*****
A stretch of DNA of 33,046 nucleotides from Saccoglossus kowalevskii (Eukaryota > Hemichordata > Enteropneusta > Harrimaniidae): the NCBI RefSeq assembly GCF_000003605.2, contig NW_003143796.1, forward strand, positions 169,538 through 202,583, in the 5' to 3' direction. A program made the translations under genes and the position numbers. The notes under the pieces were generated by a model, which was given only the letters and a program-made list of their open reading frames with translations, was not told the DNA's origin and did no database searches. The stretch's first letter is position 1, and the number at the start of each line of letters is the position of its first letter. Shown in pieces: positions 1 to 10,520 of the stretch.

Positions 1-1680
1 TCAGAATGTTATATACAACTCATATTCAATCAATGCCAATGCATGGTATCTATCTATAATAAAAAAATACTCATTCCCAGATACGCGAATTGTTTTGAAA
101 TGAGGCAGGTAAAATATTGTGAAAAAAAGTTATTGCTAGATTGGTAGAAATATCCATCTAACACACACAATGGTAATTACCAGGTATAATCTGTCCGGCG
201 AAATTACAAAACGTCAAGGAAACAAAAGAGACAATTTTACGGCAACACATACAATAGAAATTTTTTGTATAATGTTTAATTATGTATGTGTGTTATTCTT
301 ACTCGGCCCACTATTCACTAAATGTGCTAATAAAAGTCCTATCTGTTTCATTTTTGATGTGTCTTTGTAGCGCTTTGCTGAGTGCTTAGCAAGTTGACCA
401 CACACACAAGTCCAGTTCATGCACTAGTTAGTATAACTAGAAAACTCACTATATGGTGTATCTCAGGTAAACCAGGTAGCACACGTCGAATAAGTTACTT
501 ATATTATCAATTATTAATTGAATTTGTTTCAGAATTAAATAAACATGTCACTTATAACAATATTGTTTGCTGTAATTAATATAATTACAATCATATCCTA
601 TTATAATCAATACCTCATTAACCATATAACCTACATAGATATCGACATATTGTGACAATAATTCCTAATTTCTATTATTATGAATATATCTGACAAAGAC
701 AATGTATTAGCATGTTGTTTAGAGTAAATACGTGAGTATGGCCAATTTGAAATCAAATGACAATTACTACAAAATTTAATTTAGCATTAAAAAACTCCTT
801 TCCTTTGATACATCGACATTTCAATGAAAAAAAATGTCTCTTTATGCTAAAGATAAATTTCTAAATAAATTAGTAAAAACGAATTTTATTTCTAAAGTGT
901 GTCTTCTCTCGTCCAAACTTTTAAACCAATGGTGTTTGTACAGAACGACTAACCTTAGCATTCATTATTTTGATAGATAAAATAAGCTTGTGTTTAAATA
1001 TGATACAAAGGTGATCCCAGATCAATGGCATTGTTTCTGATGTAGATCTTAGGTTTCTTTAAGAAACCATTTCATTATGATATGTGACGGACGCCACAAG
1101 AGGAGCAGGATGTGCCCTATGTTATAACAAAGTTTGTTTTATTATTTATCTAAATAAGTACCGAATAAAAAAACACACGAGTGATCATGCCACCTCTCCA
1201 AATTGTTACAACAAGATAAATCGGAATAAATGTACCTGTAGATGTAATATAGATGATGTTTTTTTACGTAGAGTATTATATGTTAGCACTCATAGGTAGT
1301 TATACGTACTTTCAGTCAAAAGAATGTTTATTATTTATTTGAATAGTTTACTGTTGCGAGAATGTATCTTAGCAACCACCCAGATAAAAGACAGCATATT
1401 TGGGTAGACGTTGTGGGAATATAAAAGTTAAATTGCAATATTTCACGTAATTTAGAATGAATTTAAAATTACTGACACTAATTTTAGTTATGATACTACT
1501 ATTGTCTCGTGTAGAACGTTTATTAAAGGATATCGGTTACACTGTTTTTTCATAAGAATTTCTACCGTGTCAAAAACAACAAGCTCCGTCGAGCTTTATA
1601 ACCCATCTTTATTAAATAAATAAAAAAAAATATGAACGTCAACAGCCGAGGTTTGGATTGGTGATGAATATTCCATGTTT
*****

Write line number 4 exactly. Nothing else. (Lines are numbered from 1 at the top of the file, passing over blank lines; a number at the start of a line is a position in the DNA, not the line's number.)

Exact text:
101 TGAGGCAGGTAAAATATTGTGAAAAAAAGTTATTGCTAGATTGGTAGAAATATCCATCTAACACACACAATGGTAATTACCAGGTATAATCTGTCCGGCG